Below is a slightly edited email from the man himself:
Not knowing how much you know about this stuff, I'll try to go easy on the technical details. I was asked by my Department Chairman, Dr. Finley W. Tatum, about 1963 to see if I could help the students who were trying to get a campus radio station going. SMU had somehow acquired an FM transmitter which the students had operated illegally at some point in time. The FCC had told them to cease transmitting to avoid fines. I heard about carrier current radio and proceeded to help with the acquisition of equipment which would allow that kind of operation.
Working under the Student Publishing Company, we bought some low power AM transmitters in the 10-watt range. (I am not sure what the old FM equipment power was, but 250 watts sounds about right. I don't even know what frequency it was on, because I wanted nothing to do with illegal operation.) Our source was the "Low-Power Broadcast Equipment Company" or something like that.
The way carrier current works is that you couple the output from the transmitter into the power lines of a building, using capacitors with sufficient voltage rating to keep the 60-Hz. Power from getting into the transmitter. For any radio that is non-battery operated, the radio signal simple travels up the power cord into the radio. For radios that run on batteries, it works as long as the radio is near any electrical cord, lamp
cord, or wall outlet.
We were using Part 15 of the FCC Rules and Regulations, which allows anyone to operate without a license if they (1) don't interfere with a licensed radio station, and (2) don't radiate more than a certain level of radiation intensity for more than a certain fraction of a wavelength from the antenna (which was the power lines in the buildings). I chose a low frequency on the AM dial in order to have a longer wavelength and hence a longer distance for the maximum fraction.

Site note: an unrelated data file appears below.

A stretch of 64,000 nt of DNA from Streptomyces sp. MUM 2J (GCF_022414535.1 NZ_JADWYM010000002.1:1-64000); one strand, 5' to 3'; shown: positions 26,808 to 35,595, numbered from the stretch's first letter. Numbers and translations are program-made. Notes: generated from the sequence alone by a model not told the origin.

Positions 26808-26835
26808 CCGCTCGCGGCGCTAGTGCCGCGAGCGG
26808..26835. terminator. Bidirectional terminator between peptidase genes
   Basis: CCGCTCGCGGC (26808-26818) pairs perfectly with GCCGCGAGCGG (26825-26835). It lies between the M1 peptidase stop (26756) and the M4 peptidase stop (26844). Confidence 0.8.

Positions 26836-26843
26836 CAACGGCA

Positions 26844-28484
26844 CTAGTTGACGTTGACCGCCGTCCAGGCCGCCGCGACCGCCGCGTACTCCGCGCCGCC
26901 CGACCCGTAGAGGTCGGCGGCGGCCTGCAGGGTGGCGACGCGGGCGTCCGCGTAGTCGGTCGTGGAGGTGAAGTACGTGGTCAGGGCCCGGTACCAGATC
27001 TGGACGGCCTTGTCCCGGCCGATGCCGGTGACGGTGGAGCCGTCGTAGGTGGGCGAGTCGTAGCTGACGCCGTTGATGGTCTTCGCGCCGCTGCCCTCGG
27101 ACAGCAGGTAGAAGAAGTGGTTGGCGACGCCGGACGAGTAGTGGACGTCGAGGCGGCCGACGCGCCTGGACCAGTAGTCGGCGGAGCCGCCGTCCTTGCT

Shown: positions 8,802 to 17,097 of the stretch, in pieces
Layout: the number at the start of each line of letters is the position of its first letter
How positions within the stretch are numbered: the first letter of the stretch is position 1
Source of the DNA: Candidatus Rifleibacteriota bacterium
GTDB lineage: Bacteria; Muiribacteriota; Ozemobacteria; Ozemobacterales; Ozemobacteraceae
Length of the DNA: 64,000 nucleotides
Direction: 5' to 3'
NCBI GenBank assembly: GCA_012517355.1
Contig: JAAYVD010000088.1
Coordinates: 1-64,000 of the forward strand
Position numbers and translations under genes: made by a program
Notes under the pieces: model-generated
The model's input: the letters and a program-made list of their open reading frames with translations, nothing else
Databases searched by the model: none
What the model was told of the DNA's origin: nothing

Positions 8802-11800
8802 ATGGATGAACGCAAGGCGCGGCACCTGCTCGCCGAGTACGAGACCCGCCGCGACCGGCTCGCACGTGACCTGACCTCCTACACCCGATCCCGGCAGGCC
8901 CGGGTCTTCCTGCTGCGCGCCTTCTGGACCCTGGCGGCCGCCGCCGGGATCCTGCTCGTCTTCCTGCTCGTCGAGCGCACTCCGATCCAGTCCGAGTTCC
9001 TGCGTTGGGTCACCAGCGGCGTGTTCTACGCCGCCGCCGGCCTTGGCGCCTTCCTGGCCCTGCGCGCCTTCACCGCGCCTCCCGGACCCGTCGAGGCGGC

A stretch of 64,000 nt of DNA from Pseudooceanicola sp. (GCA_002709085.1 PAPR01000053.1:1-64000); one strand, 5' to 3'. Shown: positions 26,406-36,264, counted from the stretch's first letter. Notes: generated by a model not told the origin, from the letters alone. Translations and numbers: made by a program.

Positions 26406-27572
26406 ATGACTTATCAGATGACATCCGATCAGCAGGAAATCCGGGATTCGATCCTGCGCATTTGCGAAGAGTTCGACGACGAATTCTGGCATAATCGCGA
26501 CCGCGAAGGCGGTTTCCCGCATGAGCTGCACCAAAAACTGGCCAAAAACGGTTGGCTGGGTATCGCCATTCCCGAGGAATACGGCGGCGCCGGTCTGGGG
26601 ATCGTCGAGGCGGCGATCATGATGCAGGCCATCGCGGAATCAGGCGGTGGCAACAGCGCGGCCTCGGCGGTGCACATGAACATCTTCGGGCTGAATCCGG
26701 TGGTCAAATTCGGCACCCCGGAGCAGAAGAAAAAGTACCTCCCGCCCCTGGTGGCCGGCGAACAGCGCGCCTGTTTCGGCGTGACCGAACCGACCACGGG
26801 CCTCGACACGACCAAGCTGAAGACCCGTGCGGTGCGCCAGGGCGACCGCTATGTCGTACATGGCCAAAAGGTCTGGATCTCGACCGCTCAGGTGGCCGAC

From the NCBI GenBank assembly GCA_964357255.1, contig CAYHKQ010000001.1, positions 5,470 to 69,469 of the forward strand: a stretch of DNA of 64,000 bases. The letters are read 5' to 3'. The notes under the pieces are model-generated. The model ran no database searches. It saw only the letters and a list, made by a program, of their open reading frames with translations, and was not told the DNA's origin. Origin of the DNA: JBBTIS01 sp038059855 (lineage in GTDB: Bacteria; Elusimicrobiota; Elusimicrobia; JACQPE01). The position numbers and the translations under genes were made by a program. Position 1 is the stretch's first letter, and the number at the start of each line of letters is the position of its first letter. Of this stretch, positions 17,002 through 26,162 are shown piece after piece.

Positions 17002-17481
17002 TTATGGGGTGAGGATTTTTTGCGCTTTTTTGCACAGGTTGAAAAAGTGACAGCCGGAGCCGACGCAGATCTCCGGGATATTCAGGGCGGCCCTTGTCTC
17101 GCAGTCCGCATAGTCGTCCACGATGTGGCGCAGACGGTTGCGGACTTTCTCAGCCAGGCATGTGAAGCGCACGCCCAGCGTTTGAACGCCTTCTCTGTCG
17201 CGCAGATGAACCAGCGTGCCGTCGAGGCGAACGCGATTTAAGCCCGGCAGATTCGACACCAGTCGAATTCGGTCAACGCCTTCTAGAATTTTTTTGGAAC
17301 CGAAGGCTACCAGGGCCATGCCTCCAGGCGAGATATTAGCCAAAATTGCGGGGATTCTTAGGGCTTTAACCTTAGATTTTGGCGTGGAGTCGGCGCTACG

A problem that you have when you use power lines for antennas is that the radio frequency won't cross a power transformer (from one building to another). Therefore, we had to lease telephone lines from the Umphrey Lee Student Center studio to each dormitory where we wanted to make our signal available, and we had to buy a transmitter for each dormitory. I used metal brackets to mount the little transmitters on concrete pillars or walls in the basement of each dorm.
SMU's buildings are connected by utility tunnels throughout the campus. I was concerned about radio signals sneaking into a nearby building through the tunnel system between dormitories that were situated close together. So to prevent interference between transmitters via the tunnels, I offset the frequencies slightly. We started up in 1964, so we advertised AM 64 (640 K-Hz), but it was 64 on many radio dials. Some dorms had transmitters that were actually 640, some 650, or some 660. I would use the different frequencies for dorms that were close. Also, I very carefully drove around near all of the dorms that had our signal, and tried to pick up our signal on my car radio. I could not, so I figured that we wouldn't get any complaints from anybody passing by.
We filed a notice with the FCC that we were using carrier current transmission and requested the call letters KSMU. Never heard from the FCC, so we did it anyway.
The system worked amazingly well. Students sold ads to local businesses to support the cost of the leased lines to each building and for subscriptions to record providers. The format was most "light-modern sounds" such as Ray Coniff. They also had some rock and roll, but none of the hard stuff. The Student Publishing Company was good to us in terms of new equipment, tape cartridge players, and other incidentals. I recall that Mark McKinney was the first student Station Manager, but he graduated about 1965 or 66. I don't remember who followed him. The Stations Manager took care of programming, sales, broadcast format, etc. I just did the technical stuff.
I accepted employment with Humble Oil & Refining Company (later known as Exxon) and left SMU in the summer of 1968. I later returned to SMU in 1980 and have been teaching there ever since.
H. Charles Baker, Ph.D., P.E.